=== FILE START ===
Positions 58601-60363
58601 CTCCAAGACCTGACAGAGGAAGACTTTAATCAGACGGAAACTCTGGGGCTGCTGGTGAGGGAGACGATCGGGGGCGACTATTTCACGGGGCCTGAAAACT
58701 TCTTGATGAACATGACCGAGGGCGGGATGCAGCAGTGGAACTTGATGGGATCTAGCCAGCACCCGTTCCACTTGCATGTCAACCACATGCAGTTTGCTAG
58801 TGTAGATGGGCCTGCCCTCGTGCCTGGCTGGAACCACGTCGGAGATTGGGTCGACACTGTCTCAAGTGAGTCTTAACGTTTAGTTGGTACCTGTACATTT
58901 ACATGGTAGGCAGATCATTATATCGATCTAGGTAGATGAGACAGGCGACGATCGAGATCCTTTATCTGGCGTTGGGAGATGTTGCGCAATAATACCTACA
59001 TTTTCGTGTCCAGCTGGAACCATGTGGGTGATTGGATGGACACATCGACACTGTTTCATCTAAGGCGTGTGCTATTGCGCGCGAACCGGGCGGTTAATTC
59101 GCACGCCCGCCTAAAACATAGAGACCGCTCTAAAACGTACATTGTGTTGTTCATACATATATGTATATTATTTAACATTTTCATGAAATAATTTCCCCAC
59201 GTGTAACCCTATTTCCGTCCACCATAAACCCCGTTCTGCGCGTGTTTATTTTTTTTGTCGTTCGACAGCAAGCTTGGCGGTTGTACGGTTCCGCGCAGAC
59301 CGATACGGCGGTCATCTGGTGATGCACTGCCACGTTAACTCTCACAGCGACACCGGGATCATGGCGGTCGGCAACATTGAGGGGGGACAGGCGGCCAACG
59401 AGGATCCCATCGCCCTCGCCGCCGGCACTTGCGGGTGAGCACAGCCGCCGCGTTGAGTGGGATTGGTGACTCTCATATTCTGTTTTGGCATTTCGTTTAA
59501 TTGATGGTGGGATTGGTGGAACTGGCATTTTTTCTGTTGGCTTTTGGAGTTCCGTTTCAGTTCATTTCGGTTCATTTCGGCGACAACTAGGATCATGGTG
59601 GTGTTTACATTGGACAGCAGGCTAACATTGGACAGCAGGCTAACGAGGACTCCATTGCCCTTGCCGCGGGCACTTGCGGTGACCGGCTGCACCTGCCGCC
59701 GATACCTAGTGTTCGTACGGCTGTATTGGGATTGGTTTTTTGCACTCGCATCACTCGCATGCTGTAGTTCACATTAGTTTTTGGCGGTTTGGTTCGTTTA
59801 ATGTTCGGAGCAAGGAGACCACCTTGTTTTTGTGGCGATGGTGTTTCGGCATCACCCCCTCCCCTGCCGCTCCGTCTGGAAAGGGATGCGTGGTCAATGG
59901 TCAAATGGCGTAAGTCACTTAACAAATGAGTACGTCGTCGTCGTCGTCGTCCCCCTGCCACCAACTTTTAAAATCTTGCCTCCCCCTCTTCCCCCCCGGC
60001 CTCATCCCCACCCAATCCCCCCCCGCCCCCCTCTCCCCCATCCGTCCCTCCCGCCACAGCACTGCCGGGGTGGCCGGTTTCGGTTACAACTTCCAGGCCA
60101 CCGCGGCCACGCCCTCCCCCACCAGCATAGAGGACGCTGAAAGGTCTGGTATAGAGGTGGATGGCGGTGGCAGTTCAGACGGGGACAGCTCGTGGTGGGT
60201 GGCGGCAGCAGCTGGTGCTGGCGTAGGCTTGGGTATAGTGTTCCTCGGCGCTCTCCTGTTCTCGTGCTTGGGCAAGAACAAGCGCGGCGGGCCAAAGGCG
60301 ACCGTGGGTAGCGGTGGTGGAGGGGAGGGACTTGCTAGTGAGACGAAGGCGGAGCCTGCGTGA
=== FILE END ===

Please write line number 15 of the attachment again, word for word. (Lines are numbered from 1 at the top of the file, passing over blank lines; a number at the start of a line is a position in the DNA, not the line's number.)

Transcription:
59901 TCAAATGGCGTAAGTCACTTAACAAATGAGTACGTCGTCGTCGTCGTCGTCCCCCTGCCACCAACTTTTAAAATCTTGCCTCCCCCTCTTCCCCCCCGGC